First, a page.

The film wasn’t a total loss: the “pull me back in” line is now part of the pop culture vernacular, and there’s an excellent shootout sequence. But Part III lacks the visual and narrative grace of its predecessors. It feels superfluous and uninspired… because that’s literally what it was. Definitely not worth the 16-year wait.
5 Alien 3 (1992)
James Cameron’s 1986 classic Aliens ended on an up note, with Eleanor Ripley (Sigourney Weaver) gaining her own nuclear family: a surrogate daughter (Newt), a possible lover (Corporal Hicks), and even a family pet (good boy, Bishop!).
So when Alien 3 was announced, many were expecting to see their future adventures together, and waited 6 long years for a follow-up. Talk about a rude awakening. The film opened with all of Ripley’s buddies getting killed while she was stranded on a humorless prison planet (where all but one inmate were British for some reason). The film wasn’t scary. The alien didn’t look very cool. And then she got killed off in the finale. What fun! To say it was anti-climactic would be an understatement.
Alien 3 was doomed from the get-go, between a lackluster script and studio meddling that drove first time filmmaker David Fincher to completely disown his own film. The box office haul was fair, but not great. Now we know there’s a small, passionate fan base that deem it underrated. But there’s way more that are salivating at the chance for director Neill Blomkamp to give us the true Aliens follow-up we've been waiting for.
4 Dumb and Dumberer: When Harry Met Lloyd (2003)
This sequel/prequel/thoroughly unequal follow-up to Dumb and Dumber is practically a lesson on what not to do when resurrecting a beloved film property. Dumb and Dumber is a classic '90s comedy because of four people: Jim Carrey, Jeff Daniels, and The Farrelly Brothers. So why would you make a follow-up (nearly a decade later) without their involvement? Perhaps it's one of the best kept secrets in Hollywood, but it was certainly ill-advised.
And with a plot so bland and hokey, lead Dumb and Dumberer actors Derek Richardson (Harry) and Eric Christian Olsen (Lloyd) were doomed from the start. The negative reviews were as caustic as they were inevitable. Now sure, you can claim that 2015's Dumb and Dumber To was bad, but at least it had the original cast, and admit it, you laughed a couple of times. Okay, maybe just once. But that’s still one more laugh then you’ll get watching When Harry Met Lloyd!
3 Blues Brothers 2000 (1998)
Who thought revisiting the Blues Brothers was a good idea? Without the late, great John Belushi in the role, even the notion of a sequel felt downright disrespectful. Nevertheless director John Landis and Dan Aykroyd felt compelled, and drafted in John Goodman to fill the void.
Goodman is a national treasure, but he was put in an unwinnable position. Not even the addition of veteran actor Joe Morton or a host of musical guests including Eric Clapton, Steve Winwood, BB King, Taj Mahal, Jimmie Vaughan, Steve Winwood, James Brown, and Wilson Pickett could liven up the proceedings.
All the jokes that felt fresh in Landis's original felt stale in the sequel. And the addition of an annoying kid is the ultimate deal-breaker, grating our nerves in every scene he appears in. No one wanted a Belushi-free sequel, let alone one that veers into cloying family film territory. One would think a near two-decade long follow-up would have been more thoughtful and inspired. Instead this misguided sequel is more snooze than Blues.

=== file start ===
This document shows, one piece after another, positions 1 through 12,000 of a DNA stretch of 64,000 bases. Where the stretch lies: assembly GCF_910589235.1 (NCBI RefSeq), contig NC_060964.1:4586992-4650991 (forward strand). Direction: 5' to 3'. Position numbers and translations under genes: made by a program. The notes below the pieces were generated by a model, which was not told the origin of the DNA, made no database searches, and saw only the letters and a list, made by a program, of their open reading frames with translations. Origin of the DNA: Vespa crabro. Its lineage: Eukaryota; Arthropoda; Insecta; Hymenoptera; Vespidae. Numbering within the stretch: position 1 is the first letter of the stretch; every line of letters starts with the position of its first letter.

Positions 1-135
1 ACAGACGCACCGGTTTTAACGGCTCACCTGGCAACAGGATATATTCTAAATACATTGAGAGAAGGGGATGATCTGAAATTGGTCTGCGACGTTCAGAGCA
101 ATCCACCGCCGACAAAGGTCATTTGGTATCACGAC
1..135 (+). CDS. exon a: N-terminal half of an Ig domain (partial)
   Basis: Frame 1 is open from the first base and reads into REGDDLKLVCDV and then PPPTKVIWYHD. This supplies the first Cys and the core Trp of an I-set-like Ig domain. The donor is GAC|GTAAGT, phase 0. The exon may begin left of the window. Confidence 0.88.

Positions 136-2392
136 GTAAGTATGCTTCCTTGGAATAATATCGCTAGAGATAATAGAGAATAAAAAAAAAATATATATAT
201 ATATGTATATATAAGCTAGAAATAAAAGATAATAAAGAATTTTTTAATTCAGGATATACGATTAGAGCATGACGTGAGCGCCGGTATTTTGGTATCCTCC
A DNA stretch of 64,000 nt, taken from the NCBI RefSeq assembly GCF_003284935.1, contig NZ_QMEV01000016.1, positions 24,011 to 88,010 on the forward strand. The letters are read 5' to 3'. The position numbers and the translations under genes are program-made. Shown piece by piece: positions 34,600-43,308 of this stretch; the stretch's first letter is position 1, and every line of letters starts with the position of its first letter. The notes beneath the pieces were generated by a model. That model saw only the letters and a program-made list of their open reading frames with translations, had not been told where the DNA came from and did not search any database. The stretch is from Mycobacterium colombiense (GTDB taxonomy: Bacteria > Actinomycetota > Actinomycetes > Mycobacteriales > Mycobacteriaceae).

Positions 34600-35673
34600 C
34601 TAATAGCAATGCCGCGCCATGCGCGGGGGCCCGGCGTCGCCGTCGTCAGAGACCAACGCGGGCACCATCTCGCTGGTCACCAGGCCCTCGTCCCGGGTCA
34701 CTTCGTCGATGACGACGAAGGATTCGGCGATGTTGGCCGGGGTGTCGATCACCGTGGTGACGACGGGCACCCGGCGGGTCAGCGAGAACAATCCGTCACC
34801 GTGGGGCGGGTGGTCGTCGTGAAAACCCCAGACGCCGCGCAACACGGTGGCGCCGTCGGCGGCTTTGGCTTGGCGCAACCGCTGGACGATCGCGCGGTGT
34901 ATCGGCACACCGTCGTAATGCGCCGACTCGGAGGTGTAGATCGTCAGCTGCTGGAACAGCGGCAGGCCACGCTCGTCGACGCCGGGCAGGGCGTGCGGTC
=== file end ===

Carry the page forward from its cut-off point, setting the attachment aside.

2 Escape From L.A. (1996)
John Carpenter and Kurt Russell have a powerful creative alchemy. So fan anticipation was high when they re-teamed on a sequel featuring iconic anti-hero Snake Plissken. But Escape From L.A., their 1995 follow-up Carpenter’s 1981 cult classic Escape From New York was deeply unsatisfactory.
So what went wrong? For starters, the ominous atmosphere of the original had evaporated. The sequel was more focused on one-liners and satire than on being an engaging action picture. While EFNY certainly had comedic moments, they were better balanced against the film's grittier aspects. Escape From L.A.'s served too much undercooked satire and too little spectacle to satisfy its audience. When one of the biggest set pieces in a big action film is Kurt Russell shooting hoops, you've got problems.
Another surprising issue is the film’s look. For one of Carpenter’s highest-budgeted films, Escape From L.A. looks shockingly cheap (the surfing scene with Plissken and Peter Fonda being the most glaring offense-- even if it was meant to look cheesy, it’s unacceptable). Escape From L.A. was a massive letdown that failed to seize on the strengths of the original, and certainly didn't warrant a sixteen year wait.
1 Indiana Jones and The Kingdom of The Crystal Skull (2008)
We should have known the fourth Indiana Jones film was in trouble when George Lucas returned to the fold. As the Star Wars prequels proved, he’d lost a step over the years. And the 19-year gap between The Last Crusade and Kingdom of the Crystal Skull came with major expectations. Unfortunately director Stephen Spielberg couldn’t offset Lucas's cold touch.
Crystal Skull had a host of problems, including the new characters it introduced, most notably Shia LaBeouf, who was totally unbelievable as bad boy Mutt Williams. And while it was great seeing Harrison Ford reunite with Raiders co-star Karen Allen, they couldn’t compensate for a silly plot, with a goofy climax involving aliens (and how about that tedious jungle chase?).
It’s fitting that the best scene was its opening sequence, which climaxed with a mushroom cloud. At least Spielberg admitted its flaws (throwing Lucas under the bus in the process): "I never liked the MacGuffin. George and I had big arguments about the MacGuffin. I didn't want these things to be either aliens or inter-dimensional beings. But I am loyal to my best friend...I'm going to shoot the movie the way George envisaged it...I will never fight him on that."
So that wraps up our list of 15 long-awaited sequels that underwhelmed. What films would you add to the list? Be sure to tell us in the comments.